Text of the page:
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"letter from a Birmingham Jail" Analysis

Autor:   •  January 9, 2018  •  1,402 Words (6 Pages)  •  754 Views

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church, but the church did not reach up to those expectations. In the letter, he constantly reiterated his disappointment with the church. “ I have been so greatly disappointed with the white church and its leadership”, (7). The clergymen are one of the barriers in the African American’s way towards freedom. The clergymen would rather obey the law than free their fellow Christian brothers from the tight grasp of segregation. They have completely disregarded the struggles and cries of their fellow citizens. And another reason as to why King expresses disappointment with religious leaders is because they are telling the believers to accept the African Americans for the sake of following the law, but not for love, harmony, or unity. King expresses that he yearns to hear religious leaders say “follow this decree because integration is morally right and because the Negro is your brother” (8). King uses ethos when talking about his disappointment with the church. King discusses his experience as a preacher by mentioning that he is the son, the grandson, and the great grandson of preachers. He discusses his experience as a preacher because he wants to let the church know that he is not criticizing them, but he is simply trying to help them retain their respected position. He is trying to help the church out of love and affection. “There can be no deep disappointment where there is not deep love,”(8) King explains. In addition, King uses repetition by repeating the word “disappointed”. He uses repetition to emphasize his disappointment with the church.

In conclusion, the “Letter from a Birmingham Jail” presented the viewpoints of Martin Luther King Jr. and his response to the clergymen’s criticism on his freedom movements. King eloquently wrote his letter to the clergymen addressing the need for direct action, extremism, and his disappointment with the church. King, very creatively and explicitly, wrote his letter with many changes in tone throughout the essay. His tone when referring to the clergymen was respectful because he recognized them as fellow clergymen and a higher authority in society. The overall tone in the essay was mostly disappointment, as he even emphasizes it by reiterating the word “disappointed”. And towards the end, his tone changes to hopeful and confident while he talks about the future of the African Americans as that filled with freedom and equality. “I have no fear about the outcome of our struggle in Birmingham, even if our motives are at present misunderstood. We will reach the goal of freedom in Birmingham and all over the nation, because the goal of America is freedom”(9). Martin Luther King Jr. ends his letter with a great note, respect and hope filled in his last words.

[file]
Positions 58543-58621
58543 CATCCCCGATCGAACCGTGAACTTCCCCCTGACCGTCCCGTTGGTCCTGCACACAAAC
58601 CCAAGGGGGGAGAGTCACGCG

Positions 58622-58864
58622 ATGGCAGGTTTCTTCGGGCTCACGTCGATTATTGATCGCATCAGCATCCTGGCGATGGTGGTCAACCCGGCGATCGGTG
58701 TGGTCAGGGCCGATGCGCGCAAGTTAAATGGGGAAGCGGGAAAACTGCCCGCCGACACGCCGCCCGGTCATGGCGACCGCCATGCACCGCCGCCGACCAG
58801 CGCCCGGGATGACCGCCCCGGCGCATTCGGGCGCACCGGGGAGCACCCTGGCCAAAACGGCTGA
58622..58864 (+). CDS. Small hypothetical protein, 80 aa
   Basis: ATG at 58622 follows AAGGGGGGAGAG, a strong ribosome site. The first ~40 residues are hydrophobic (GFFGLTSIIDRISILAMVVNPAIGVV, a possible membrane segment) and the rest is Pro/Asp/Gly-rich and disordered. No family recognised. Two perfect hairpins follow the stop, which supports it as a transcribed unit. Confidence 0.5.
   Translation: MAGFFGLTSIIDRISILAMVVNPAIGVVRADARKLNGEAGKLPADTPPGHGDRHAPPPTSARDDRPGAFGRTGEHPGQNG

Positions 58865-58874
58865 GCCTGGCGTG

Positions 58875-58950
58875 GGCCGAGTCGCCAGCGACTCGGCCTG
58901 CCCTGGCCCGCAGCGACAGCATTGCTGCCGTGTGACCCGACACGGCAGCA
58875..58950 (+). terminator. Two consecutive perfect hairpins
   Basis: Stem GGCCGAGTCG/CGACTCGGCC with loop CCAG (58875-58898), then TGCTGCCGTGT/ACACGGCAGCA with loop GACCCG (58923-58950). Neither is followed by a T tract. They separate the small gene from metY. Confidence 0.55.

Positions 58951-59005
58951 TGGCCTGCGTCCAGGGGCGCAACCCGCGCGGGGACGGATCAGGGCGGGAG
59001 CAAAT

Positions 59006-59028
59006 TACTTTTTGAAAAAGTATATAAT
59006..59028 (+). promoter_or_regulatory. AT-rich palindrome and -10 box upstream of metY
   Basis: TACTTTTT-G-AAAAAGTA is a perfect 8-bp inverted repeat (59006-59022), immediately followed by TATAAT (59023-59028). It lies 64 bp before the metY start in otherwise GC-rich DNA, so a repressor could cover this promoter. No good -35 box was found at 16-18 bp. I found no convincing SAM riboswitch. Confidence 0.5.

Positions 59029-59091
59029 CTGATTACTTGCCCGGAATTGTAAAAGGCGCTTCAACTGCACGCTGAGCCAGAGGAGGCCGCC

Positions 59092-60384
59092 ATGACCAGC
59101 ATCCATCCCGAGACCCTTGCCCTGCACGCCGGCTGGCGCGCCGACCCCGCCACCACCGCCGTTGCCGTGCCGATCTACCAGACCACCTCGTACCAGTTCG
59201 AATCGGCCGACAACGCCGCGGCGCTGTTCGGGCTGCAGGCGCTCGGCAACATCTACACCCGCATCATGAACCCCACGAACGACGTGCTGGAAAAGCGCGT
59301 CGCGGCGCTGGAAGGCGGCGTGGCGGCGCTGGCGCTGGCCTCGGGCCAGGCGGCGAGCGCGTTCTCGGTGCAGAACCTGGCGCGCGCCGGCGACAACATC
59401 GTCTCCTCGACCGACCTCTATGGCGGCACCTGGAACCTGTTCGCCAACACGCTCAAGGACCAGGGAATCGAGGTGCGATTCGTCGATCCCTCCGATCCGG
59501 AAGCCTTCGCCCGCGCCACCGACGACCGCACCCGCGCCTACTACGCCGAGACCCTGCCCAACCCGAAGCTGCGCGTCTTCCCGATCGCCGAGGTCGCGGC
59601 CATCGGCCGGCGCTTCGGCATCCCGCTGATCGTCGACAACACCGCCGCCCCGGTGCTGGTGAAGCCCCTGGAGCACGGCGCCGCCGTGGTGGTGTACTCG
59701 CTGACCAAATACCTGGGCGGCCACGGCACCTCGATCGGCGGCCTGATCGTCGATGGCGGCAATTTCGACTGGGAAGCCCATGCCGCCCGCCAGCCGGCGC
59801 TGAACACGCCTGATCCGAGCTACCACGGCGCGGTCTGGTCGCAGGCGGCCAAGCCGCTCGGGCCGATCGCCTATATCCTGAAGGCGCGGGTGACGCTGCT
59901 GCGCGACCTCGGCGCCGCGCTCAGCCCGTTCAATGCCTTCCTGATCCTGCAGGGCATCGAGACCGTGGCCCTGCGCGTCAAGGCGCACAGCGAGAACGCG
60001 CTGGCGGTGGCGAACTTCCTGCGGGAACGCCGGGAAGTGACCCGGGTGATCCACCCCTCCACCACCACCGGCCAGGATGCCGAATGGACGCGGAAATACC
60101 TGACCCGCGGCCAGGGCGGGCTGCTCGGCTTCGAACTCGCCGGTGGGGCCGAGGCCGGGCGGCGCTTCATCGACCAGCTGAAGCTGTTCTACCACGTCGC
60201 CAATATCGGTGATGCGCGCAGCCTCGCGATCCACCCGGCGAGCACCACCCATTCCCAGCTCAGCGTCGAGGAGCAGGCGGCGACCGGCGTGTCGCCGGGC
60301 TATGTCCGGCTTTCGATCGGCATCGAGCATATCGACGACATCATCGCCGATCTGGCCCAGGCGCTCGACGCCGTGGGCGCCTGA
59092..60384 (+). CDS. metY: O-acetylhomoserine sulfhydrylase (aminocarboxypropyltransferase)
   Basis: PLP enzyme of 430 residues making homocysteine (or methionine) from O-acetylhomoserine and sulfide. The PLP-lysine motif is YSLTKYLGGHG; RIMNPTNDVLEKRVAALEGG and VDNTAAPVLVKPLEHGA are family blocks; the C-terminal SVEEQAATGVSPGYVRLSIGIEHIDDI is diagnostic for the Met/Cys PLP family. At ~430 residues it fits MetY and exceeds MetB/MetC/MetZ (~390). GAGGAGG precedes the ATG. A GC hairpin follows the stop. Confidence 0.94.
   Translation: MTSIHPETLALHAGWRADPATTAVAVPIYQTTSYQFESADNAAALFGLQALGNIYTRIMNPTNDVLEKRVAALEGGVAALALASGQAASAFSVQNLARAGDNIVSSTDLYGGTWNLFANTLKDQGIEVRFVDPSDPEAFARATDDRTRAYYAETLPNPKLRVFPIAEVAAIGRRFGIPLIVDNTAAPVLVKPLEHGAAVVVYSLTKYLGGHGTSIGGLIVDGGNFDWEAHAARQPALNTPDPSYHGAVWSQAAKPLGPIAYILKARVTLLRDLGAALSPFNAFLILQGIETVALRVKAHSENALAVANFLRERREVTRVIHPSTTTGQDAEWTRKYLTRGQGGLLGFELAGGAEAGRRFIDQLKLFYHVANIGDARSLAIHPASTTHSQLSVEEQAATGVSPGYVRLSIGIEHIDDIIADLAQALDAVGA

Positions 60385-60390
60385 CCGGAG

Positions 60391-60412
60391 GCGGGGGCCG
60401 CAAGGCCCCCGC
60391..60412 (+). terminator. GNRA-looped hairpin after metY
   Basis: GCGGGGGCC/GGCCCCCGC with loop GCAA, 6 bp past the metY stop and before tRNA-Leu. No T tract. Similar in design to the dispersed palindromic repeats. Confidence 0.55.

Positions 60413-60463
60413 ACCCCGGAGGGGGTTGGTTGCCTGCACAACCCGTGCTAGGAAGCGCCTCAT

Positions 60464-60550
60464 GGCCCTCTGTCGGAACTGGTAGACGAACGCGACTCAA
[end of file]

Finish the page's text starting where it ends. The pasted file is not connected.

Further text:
“The only real prison is fear, and the only real freedom is freedom from fear” (Aung San Suu Kyi).

"Aung San Suu Kyi Quotes." Aung San Suu Kyi Quotes (Author of Letters from Burma). N.p., n.d. Web. 10 Mar. 2015.

"Civil Rights Movement." History.com. A&E Television Networks, n.d. Web. 11 Feb. 2015.

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